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From "Remy Maucherat" <r...@apache.org>
Subject Re: [TC4] ResourcesBase.setCheckInterval() bug and HTTP
Date Fri, 17 Nov 2000 02:29:25 GMT
> Remy Maucherat wrote:
>
> > > You're correct that this kind of code is appropriate (because the
> > component
> > > has already been started without the thread).
> >
> > Really ? The threadStart() call is in the start() method, and
threadStop()
> > is always called in stop(). How would the thread need to be started if
the
> > component is not started yet ?
> >
>
> Consider that you might initialize a resources object with this (among
other
> stuff):
>
>     resources.setCheckInterval(0);
>     resources.start();
>
> and later on, while the container is running, an admin application
executes
> this:
>
>     resources.setCheckInterval(15);
>
> The thread wasn't started inside resources.start() because the check
interval
> was zero at that time.  Therefore, it *does* need to be started if
> setCheckInterval() is called later.

 if (started) {
     if ((oldCheckInterval > 0) && (this.checkInterval <= 0))
  threadStop();
     else if ((oldCheckInterval <= 0) && (this.checkInterval > 0))
  threadStart();
 }

I think it is.
In your case, the first setCheckInterval(0) won't start the thread, as
started = false.
The started flag is switched to true by start().
The setCheckInterval(15) will start the thread correctly, since (started) is
true, and ((oldCheckInterval <= 0) && (this.checkInterval > 0)) is true too
(the old value was too low, the new one is right).

> For long-running servers, we need to remember that configuration is not a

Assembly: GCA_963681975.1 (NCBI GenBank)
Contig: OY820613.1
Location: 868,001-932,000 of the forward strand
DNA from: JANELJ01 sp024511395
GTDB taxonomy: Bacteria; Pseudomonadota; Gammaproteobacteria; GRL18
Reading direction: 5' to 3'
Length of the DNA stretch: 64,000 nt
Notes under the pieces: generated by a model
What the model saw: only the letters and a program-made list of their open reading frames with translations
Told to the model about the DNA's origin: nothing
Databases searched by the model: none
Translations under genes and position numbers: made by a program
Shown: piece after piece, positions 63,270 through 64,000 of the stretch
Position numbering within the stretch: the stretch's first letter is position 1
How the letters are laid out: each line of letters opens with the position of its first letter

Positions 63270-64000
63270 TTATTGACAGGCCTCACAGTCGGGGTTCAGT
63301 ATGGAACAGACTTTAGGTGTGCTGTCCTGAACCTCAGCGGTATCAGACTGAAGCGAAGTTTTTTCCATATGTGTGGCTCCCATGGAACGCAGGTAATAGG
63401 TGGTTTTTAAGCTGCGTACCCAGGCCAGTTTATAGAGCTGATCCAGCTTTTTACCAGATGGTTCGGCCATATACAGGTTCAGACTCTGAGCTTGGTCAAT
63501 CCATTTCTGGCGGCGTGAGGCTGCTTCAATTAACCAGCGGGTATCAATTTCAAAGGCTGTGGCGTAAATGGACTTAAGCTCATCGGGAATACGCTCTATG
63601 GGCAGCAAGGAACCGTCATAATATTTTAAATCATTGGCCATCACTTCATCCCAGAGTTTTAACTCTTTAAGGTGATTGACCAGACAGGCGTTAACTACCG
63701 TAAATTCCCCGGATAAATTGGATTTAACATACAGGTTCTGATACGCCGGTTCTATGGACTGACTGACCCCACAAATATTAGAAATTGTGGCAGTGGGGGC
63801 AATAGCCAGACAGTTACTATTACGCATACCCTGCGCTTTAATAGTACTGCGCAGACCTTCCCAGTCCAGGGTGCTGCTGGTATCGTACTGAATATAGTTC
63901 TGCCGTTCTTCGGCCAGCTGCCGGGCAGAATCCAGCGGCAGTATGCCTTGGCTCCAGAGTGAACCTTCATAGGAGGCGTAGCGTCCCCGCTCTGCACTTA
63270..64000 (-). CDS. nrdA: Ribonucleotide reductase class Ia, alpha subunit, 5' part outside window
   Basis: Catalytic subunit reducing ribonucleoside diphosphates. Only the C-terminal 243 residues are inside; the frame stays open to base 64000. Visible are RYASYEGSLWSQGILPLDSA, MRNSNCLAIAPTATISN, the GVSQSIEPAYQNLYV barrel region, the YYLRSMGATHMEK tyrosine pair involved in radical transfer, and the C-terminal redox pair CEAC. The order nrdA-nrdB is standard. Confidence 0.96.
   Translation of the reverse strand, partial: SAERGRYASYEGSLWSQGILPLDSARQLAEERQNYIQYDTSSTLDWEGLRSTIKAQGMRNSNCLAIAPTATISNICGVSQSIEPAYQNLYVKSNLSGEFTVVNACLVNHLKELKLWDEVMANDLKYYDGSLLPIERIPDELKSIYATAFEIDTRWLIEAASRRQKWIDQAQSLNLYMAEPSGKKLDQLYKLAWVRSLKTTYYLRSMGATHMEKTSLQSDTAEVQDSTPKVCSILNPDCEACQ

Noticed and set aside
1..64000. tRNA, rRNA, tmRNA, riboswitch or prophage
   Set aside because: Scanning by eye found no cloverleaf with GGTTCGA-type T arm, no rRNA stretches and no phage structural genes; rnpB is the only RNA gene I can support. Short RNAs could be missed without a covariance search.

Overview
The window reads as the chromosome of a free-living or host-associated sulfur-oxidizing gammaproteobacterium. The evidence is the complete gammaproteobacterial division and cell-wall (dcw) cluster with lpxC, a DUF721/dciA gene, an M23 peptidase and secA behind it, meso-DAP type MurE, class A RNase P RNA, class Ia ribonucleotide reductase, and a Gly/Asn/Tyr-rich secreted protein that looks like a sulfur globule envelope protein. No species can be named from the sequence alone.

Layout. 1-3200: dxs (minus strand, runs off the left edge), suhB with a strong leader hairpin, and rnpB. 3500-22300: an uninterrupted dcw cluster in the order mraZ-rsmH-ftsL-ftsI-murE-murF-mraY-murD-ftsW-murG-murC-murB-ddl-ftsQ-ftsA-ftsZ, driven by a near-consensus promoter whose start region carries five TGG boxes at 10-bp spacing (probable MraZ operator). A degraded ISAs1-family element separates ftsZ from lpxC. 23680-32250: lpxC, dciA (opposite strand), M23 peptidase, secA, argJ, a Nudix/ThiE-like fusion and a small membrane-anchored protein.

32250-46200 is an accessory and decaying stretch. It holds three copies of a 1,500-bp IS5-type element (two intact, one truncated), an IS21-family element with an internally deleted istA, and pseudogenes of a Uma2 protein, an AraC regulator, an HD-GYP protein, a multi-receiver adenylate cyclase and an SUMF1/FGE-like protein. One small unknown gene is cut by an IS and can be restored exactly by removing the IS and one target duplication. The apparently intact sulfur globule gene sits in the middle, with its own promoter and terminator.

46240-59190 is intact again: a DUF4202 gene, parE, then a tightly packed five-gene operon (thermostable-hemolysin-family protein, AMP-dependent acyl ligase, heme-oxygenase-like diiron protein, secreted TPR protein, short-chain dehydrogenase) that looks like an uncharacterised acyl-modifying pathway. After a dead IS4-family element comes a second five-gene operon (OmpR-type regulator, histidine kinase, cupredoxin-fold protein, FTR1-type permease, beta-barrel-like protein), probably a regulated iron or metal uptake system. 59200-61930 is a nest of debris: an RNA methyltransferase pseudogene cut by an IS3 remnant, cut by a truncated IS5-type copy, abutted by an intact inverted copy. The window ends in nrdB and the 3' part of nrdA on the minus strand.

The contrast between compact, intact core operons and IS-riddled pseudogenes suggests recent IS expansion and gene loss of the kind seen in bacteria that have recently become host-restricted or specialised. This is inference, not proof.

> one-time event.  (By the way, IMHO, this is one of the few places where
Avalon
> doesn't quite "get it".)

There was a reconfigurable interface at some point. I don't know if it's
still there.

The new HTTP stuff looks like it's working. I tested with all my servlets
suite (including Slide), and I was using ridiculously small buffers (between
1 and 4 bytes) while testing.
HttpProcessor is still very similar to what it was before (but not for
long). Basically, what I did is I wrote a set of buffer classes (which I can
recycle), and I wraped the socket input stream using a tweaked
BufferedInputStream. This input stream directly manipulates the internal
buffer and the position pointer to achieve maximum performance. I don't
think that part can be optimized more, since whatever happens, I'm only
reading a character (from the internal buffer) once for every operation
(reading the request line or reading the headers).
What is coming next is that the HttpProcessor and the Request object will
only use those recyclable objects (instead of Strings). Hopefully, the only
things which will have to be garbage collected is the Strings generated for
many of the servlet API function calls. That should bring another very nice
increase in performance :)
After that, I'll optimize the output, as Costin suggested.

Remy


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